Wal-Mart’s Apparel Project
By Tom Ryan
Described by Women’s Wear Daily as its "perennial Achilles
once more changed direction in its struggling apparel business.
"We are going back to basics in many ways," said Eduardo Castro-Wright,
who oversees Walmart’s U.S. business, at a press event
Friday following Wal-Mart’s annual meeting. "Basics as in business basics
but also basics literally in terms of the product itself. Socks and underwear
to jeans and T-shirts — that’s where we excel … We’re not a department store."
article in WWD recounted three recent incarnations of Wal-Mart’s
apparel strategies. First, it mimicked cheap-chic by launching Metro 7 and
George ME by Mark Eisen in 2005. Both collections were quickly discontinued.
Then, a hybrid approach called for low-cost basics accompanied by some exclusive
well-known national brands such as L.E.I., Starter, OP and Danskin. A lifestyle
collection by the designer Norma Kamali as well as a Miley Cyrus & Max
Azria juniors collection debuted last year.
In May, however, Mr. Castro-Wright
admitted that apparel was performing "below
expectations and continues to be a work in progress," apparently leading
to an even greater basics push.
"Management is convinced that apparel at mass merchants is not brand
driven, and that instead, Wal-Mart has been ‘chasing too much glitter,’" Bill
Dreher, an analyst at Deutsche Bank, told WWD.
stand out in light of its main rival Target’s success. Observers told WWD that
Wal-Mart has never embraced designer collaborations that have worked for Target,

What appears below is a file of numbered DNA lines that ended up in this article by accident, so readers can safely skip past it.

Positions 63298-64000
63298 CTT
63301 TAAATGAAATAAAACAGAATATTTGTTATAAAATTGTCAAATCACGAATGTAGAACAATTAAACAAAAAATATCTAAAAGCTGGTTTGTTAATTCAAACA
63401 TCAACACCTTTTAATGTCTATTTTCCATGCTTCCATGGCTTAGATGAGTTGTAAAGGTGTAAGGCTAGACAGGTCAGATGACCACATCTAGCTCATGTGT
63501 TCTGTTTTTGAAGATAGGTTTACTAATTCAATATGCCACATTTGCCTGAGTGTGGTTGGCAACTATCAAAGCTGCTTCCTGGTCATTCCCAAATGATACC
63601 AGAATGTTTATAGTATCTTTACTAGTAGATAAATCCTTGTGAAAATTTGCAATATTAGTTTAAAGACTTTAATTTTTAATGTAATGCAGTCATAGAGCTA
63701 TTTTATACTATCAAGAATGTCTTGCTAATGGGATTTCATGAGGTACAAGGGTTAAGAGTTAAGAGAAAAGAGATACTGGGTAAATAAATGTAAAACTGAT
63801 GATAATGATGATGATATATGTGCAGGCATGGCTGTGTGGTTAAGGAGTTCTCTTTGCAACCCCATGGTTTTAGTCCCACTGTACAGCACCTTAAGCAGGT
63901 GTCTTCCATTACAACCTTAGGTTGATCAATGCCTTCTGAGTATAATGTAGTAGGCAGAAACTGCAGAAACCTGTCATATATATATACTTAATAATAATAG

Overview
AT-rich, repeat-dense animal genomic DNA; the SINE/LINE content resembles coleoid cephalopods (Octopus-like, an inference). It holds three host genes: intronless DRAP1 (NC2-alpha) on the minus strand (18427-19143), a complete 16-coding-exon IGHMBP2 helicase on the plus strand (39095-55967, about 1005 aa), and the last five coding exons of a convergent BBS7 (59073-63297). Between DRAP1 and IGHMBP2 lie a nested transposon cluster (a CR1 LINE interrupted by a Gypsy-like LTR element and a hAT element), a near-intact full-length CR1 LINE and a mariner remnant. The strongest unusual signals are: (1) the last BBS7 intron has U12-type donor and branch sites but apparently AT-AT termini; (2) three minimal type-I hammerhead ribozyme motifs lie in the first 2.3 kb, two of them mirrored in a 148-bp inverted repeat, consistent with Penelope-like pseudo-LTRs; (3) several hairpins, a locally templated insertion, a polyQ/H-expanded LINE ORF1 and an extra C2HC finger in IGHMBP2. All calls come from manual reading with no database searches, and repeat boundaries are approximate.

which requires a big advertising push and high in-store visibility. Part of
the issue, they say, are concerns that high-end fashion alienates its core
shopper. One observer believes that they don’t
want any brand to "overshadow" the Wal-Mart brand.
A source close to Wal-Mart told WWD that
the key is more color, "They
sell a lot of goods to mainstream [shoppers]. Their customer is not the fashion
elite." The key to Wal-Mart’s apparel strategy, said the source, "is
to take basics and give them more color, not think about acquiring brands."
Suzanne Hader, principal at 400Twinconsulting, argued that Wal-Mart needs
to explain the benefits of shopping for apparel alongside groceries, and that
might only be possible through branded partnerships.
"Wal-Mart could do low-priced, totally affordable basics in a lot of colors
and shapes in a vast range of sizes," said Suzanne Hader, principal at
could occupy that space, but what story would they tell around that? Wal-Mart’s
story always defaults to price. With apparel, you need more."
Discussion Questions: Why do you think Wal-Mart has struggled in its apparel
business? How important is it for Wal-Mart to make fashion apparel work in
- Wal-Mart’s U.S. apparel a work in slow progress – Reuters
- Wal-Mart’s Uphill Battle With Apparel – Women’s Wear
- Wal-Mart Shuffles Apparel Executive Responsibility – Bloomberg